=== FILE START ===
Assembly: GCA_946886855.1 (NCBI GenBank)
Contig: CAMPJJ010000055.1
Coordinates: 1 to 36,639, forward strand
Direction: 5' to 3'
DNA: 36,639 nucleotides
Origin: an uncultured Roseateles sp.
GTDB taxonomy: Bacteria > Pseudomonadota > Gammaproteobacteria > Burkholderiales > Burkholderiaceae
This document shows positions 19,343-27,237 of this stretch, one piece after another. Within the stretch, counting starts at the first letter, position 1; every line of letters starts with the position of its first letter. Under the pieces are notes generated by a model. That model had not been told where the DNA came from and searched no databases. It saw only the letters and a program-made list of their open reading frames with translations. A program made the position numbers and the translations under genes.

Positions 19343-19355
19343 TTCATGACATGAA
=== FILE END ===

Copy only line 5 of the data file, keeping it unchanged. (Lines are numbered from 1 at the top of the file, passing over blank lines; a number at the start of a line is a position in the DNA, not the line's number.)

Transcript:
DNA: 36,639 nucleotides